Having broken the earhole end of my stethoscope, I started wondering how I could improve it. I've long fancied building an electronic stethoscope, but it has previously gone in the "too hard" basket. So I took the diaphragm end off it (the cold part) and set about finding an amplifier. Good old dealextreme.com came up with the goods in the form of an "iSpy spy ear" for under 3 bucks.
The spy ear is a simple, 3 transistor amplifier with an ordinary little cylindrical microphone inside. I used heat-shrink tubing to attach the microphone to a short piece of plastic tubing from my hydroponics. It has an ID of 6mm and an OD of about 8mm, so it just happened to have the same OD as the microphone and take the end of the stethoscope.
Opening up the spy ear was easy; there's a single screw in the battery compartment. The casing needed to be carved out a bit with a Dremel, and then everything was pushed back together with a bit of hot Polymorph ("Shapelock") around the microphone to make sure it all stayed together. It's normally white but I happened to have some dyed black with candle soot. The wires attached to the microphone seemed rather weak - both broke - which is why I was keen on making the connection to the stethoscope diaphragm as sturdy as possible.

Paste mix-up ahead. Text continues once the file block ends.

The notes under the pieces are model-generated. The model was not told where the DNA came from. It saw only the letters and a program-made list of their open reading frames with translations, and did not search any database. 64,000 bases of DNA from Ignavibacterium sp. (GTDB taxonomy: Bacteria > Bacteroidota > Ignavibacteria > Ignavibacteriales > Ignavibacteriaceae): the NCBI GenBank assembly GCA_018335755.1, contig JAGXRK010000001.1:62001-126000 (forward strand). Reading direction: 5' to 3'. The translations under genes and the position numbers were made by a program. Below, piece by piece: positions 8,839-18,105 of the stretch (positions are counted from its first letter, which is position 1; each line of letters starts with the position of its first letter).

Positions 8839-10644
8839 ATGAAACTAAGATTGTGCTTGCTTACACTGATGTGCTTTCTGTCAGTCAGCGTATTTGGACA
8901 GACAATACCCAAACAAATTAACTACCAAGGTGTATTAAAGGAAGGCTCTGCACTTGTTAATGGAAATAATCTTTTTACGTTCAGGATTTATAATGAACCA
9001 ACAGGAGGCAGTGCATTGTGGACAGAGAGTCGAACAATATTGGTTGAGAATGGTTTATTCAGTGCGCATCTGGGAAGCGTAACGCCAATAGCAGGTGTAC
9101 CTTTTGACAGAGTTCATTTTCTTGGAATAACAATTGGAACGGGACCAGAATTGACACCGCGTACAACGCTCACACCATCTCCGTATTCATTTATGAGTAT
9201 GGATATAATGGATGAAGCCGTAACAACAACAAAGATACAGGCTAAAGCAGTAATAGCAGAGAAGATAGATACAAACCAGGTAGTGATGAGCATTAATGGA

The end result: an electronic stethoscope. It's not wildly better than the ordinary kind, but it has a few distinct advantages. First off, when you knock the earphone lead it does not make unwanted noise like the tubes on the conventional type. Secondly, I can plug a powered speaker from the PC into it to help other members of the brigade listen to things as a group on training nights. Finally, if the surroundings are noisy like they tend to be in the back of an ambulance I just turn up the volume.
I'm going to get a set of in-ear earphones on a retractable lead and see how well it actually performs in the field. I know that commercial electroscopes are available, but not on my budget!